A POIGNANT link between children in Ross-shire’s county town and their counterparts in a French village is being forged to recognise the ultimate sacrifice made by their ancestors just over a century ago.
Hopes are high the fledgling connections being made now between the youngsters in two schools will lead to links that last generations and ensure memories of the Great War are not allowed to be forgotten.
The hook-up may also lead to a new Ross County supporters branch being formed with the club pitching in to support the venture, which centres on connections between Dingwall and Cambrai, scene of a turning-point 1917 battle which marked the first large-scale use of tanks for a military offensive.
Bob Shanks, chairman of the Ross-shire branch of the Seaforth Highlanders Regimental Association, came up with the idea during a visit last November to attend the commemoration of Lt A E Mackintosh MC, better known as the Seaforth Poet, who was killed in action while serving in the 1/4th Seaforths in November 1917 in the village of Cantaing-sur-Escaut, close to Cambrai.
Also attending, at her own expense, was Dingwall and Seaforth councillor Margaret Paterson who has enthusiastically backed the idea of links.
She said: "I’m so happy the schools want to take this forward. It was an amazing and very moving experience laying a wreath at the graves there. When you see all these rows of graves to young men who lost their lives, it really brings it home to you. It’s a small village where this battle took place and the children there really know their stuff. It’s very humbling. Bob and I went to the headmaster and he said he would love to twin with Dingwall. It may eventually come to that."
Dingwall Primary class teacher Rachel Urquhart said: "We were delighted when asked if this would be something that would interest us. We arranged for Robert to speak to both myself and another P7 class in the school. During the session it was incredibly interesting for the classes to learn more about the background and to see medals and other memerobilia from both the world wars. This was particularly relevant as one class was looking at the topic and the other had looked at the topic last year. We were then contacted about the presentation of a signed Ross County top to our school.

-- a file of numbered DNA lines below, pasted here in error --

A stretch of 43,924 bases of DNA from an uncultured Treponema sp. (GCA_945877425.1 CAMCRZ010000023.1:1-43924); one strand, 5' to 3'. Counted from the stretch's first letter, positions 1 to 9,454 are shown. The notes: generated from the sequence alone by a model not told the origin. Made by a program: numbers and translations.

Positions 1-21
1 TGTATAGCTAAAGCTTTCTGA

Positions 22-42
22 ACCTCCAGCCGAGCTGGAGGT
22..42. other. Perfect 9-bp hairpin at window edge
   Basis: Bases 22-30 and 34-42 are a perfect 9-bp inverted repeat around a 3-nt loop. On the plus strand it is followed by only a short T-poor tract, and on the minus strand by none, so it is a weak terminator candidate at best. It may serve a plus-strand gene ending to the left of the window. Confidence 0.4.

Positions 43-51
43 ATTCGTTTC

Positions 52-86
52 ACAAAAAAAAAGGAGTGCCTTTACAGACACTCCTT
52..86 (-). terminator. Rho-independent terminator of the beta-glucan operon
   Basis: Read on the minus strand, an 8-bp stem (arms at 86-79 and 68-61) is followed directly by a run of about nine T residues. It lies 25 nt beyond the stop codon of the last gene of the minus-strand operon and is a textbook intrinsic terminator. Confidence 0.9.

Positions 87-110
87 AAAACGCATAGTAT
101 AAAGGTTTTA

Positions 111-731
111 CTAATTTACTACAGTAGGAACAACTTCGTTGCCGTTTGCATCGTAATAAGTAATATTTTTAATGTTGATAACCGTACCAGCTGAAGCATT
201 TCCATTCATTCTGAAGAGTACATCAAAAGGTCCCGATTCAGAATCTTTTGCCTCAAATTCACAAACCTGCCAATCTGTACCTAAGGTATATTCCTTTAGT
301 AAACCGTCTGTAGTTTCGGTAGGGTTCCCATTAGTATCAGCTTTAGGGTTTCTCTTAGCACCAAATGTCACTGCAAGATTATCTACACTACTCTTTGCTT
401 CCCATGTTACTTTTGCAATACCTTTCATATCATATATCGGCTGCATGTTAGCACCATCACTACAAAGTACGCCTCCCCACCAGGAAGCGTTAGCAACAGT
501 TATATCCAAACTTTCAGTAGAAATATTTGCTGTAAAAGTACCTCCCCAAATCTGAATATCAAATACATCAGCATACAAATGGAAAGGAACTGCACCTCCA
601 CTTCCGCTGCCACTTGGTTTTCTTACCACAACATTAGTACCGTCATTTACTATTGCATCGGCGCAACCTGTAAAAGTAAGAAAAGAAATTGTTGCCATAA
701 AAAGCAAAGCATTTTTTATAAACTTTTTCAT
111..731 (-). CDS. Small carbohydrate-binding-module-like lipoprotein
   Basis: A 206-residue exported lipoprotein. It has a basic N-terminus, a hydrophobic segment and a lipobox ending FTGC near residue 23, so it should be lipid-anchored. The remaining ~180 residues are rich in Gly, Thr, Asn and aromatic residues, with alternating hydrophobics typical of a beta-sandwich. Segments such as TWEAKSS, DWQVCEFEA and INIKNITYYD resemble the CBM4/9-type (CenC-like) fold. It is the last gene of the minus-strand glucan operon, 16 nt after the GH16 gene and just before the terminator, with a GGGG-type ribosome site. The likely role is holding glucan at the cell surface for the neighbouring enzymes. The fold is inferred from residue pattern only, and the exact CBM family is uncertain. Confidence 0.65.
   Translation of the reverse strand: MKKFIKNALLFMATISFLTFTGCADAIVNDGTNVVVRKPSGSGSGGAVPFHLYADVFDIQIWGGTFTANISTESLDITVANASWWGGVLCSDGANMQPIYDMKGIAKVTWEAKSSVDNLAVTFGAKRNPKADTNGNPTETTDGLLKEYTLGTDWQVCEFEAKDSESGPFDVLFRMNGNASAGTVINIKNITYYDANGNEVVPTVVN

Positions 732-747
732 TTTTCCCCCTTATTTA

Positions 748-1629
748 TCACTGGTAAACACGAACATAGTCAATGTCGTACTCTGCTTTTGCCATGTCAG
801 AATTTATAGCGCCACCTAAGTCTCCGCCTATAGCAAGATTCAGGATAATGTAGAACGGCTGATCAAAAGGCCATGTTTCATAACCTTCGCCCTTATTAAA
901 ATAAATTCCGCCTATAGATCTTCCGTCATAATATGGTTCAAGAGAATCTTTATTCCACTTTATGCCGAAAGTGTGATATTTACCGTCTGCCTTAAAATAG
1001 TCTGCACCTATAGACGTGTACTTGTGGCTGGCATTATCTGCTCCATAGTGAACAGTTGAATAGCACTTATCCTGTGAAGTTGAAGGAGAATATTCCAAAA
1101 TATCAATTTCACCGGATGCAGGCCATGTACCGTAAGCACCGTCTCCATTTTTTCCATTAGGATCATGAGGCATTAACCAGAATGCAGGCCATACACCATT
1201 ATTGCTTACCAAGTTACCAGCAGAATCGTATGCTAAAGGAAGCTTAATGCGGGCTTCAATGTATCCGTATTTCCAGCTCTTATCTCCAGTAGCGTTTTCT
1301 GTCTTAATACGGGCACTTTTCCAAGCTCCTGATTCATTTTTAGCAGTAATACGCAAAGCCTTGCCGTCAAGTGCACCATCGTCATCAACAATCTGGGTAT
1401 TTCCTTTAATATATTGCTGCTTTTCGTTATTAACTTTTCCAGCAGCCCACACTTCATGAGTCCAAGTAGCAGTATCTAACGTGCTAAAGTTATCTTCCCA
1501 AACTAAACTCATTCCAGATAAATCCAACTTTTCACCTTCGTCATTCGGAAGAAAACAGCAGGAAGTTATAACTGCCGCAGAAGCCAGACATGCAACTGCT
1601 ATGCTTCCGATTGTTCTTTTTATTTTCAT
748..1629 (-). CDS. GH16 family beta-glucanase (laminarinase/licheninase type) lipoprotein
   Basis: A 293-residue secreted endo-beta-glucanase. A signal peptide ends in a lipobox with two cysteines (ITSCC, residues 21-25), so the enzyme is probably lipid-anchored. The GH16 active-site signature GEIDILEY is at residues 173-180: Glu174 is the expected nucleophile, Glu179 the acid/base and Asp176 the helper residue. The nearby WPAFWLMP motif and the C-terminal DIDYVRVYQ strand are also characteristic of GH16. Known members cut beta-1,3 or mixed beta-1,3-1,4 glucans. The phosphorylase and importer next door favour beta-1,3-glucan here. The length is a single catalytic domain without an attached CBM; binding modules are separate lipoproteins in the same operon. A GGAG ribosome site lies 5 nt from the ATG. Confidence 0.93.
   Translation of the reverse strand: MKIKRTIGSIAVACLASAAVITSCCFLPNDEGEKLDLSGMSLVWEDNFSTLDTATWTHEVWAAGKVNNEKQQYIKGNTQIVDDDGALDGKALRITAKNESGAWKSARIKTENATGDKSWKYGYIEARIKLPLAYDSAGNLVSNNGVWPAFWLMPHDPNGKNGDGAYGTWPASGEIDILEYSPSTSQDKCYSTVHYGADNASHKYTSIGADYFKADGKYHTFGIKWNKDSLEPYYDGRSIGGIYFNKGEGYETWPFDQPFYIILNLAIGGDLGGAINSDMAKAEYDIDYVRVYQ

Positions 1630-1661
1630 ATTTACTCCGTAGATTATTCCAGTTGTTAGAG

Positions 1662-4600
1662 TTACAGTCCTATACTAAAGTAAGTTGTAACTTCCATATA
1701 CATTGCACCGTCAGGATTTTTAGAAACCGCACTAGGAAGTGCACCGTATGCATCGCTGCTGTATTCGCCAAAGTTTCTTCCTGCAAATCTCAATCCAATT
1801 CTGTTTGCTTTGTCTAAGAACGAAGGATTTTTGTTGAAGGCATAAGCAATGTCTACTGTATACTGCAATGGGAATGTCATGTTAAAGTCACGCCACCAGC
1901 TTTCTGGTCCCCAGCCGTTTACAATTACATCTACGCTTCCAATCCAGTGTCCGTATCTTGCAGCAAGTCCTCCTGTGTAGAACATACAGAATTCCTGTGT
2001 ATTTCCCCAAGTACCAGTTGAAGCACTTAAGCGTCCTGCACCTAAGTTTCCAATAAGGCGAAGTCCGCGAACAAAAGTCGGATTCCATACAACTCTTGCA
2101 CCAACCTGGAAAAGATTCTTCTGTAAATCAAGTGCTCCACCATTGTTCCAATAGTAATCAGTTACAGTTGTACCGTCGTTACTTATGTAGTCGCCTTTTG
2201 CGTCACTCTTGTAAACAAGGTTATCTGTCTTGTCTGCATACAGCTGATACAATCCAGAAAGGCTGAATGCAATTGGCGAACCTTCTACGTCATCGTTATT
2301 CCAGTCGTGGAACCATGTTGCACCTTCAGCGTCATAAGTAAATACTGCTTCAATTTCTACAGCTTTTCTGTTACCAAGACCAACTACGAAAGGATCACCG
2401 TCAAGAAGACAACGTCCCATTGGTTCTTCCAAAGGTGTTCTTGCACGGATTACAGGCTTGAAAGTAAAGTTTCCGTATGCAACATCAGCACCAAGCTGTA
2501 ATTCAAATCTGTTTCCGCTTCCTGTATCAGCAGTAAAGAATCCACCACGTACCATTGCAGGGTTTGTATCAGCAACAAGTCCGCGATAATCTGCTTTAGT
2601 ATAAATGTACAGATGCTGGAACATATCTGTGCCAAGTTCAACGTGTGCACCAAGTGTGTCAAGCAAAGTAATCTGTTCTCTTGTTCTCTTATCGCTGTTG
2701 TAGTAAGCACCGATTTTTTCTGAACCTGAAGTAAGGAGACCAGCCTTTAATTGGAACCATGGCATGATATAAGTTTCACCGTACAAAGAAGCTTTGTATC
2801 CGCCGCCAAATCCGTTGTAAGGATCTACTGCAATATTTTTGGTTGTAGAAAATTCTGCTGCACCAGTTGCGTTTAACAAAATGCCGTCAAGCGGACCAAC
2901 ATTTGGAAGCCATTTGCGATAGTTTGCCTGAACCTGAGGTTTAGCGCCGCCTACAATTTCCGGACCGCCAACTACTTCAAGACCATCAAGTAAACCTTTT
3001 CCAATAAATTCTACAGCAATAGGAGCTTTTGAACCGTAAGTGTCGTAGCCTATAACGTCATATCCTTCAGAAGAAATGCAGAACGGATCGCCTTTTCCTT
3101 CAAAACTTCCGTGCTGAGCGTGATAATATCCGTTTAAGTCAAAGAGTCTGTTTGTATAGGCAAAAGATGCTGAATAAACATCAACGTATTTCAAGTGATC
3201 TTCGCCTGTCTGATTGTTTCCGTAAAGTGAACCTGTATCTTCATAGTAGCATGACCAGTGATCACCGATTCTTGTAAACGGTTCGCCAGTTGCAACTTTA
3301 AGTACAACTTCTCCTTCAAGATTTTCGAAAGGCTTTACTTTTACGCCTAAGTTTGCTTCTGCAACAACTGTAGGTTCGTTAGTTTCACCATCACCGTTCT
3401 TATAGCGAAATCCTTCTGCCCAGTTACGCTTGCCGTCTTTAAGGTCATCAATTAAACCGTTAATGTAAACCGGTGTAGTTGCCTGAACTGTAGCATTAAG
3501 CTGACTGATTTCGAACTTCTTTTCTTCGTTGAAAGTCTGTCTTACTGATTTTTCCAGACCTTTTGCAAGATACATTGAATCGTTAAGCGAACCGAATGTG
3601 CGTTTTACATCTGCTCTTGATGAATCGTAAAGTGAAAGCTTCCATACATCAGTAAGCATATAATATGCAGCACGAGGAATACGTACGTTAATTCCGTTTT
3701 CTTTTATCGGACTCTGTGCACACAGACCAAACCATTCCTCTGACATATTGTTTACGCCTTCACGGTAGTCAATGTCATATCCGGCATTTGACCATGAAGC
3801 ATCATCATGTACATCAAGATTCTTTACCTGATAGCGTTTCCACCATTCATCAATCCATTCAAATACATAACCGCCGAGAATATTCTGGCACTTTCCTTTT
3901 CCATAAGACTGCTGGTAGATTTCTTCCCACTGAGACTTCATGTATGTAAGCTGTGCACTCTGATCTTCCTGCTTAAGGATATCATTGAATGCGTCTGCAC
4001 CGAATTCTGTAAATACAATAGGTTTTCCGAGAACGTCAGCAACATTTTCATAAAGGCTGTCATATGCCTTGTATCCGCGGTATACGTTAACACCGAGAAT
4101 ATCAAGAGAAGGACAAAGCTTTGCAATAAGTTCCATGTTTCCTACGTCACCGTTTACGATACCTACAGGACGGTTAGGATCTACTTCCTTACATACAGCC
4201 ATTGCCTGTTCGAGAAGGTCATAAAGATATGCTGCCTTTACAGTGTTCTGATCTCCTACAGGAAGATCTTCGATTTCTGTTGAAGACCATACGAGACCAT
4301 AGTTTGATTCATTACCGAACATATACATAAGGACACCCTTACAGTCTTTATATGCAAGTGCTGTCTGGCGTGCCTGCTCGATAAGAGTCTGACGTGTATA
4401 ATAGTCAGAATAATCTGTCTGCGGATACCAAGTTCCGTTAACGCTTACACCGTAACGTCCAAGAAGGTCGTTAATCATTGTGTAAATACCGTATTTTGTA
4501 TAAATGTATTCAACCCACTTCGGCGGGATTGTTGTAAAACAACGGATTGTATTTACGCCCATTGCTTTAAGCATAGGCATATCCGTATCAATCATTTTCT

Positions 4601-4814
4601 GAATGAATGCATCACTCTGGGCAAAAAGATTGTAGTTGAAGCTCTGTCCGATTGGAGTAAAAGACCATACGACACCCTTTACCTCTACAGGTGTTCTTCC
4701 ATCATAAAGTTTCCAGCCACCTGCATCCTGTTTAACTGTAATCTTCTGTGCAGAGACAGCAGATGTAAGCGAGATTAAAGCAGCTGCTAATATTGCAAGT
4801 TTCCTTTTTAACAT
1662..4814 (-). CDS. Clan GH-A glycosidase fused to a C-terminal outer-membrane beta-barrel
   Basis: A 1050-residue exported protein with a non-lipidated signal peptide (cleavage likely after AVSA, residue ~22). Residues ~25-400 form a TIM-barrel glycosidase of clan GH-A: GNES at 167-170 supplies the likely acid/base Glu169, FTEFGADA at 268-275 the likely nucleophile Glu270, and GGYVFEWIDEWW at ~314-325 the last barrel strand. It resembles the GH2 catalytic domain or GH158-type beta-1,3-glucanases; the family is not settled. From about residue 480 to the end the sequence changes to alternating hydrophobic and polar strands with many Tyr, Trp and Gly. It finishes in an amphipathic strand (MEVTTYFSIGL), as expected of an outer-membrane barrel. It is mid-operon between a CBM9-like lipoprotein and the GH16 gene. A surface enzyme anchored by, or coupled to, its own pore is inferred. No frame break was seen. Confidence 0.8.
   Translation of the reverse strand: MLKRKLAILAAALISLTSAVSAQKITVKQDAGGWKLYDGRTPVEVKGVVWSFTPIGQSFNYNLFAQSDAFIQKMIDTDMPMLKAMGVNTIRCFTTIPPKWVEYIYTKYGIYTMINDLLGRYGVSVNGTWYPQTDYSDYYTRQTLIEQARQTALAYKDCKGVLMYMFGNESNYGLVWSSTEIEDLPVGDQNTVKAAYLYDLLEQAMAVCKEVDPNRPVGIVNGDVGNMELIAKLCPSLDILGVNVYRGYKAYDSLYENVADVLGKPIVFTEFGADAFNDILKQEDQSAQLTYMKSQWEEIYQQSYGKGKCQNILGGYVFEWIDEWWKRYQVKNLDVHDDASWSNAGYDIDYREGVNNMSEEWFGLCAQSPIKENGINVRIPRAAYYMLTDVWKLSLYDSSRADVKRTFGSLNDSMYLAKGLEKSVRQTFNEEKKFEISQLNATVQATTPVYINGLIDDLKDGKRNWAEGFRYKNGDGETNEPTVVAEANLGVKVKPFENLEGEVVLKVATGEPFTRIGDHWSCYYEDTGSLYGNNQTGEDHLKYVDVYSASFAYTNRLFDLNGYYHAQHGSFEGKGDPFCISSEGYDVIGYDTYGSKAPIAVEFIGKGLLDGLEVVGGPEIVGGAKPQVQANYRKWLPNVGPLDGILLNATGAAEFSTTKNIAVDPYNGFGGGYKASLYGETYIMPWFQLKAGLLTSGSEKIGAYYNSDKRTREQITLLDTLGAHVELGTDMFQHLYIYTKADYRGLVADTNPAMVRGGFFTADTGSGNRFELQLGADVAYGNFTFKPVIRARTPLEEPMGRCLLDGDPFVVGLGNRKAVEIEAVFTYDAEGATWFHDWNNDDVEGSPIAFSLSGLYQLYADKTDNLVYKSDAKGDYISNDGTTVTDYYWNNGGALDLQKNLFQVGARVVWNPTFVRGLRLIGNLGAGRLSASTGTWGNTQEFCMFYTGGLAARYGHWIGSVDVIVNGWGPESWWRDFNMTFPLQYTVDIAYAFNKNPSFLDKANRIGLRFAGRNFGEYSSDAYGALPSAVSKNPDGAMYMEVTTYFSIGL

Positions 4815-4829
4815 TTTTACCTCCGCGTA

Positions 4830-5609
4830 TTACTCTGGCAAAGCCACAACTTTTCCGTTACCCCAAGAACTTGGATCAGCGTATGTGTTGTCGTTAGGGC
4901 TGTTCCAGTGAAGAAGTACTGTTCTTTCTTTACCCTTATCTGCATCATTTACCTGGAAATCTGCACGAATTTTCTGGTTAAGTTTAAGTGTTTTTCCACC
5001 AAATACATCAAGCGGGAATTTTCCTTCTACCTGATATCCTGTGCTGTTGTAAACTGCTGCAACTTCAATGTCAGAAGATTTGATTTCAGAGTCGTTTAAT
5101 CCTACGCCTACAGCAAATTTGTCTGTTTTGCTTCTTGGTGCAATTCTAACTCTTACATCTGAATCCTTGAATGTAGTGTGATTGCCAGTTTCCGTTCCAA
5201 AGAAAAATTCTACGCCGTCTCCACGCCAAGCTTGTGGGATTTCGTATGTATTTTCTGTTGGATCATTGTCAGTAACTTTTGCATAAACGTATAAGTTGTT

"Our next step is to develop our link with the school in France. We have made contact already and have agreed with the school to begin our twinning from the start of next session. Our idea is to share letters and emails between the two schools to gain an understanding of our different cultures."
Mr Shanks said: "As part of the development of a World War 1 circuit, the village had renovated a very old chapel, liaised with Dingwall Museum and constructed a replica of the Cambrai Cross and linked them with other World War 1-related buildings and monuments."
He said: "We seemed to get on so well with the mayor, the director of the village primary school, the pupils and villagers that the idea of a possible twinning began to form in my mind.
"I shared these thoughts with the locals and on my return with the headmaster and appropriate staff of Dingwall Primary School and, to date, all appear to be interested and committed to take this opportunity forward."
A framed Ross County strip, brought along personally to Dingwall Primary by co-managers Stuart Kettlewell and Steven Ferguson, will be sent as a gift to the French school.
Jean-Claude Deschamps, mayor of Cantaing sur Escaut, told the Journal the village had been "truly honoured" by the presence of Seaforth Highlanders’ representatives for the centenary celebrations of the Seaforth Poet’s death during the battle of Cambrai.
He said: "We remain convinced that such a project will be truly enriching for the children and inhabitants of both our areas."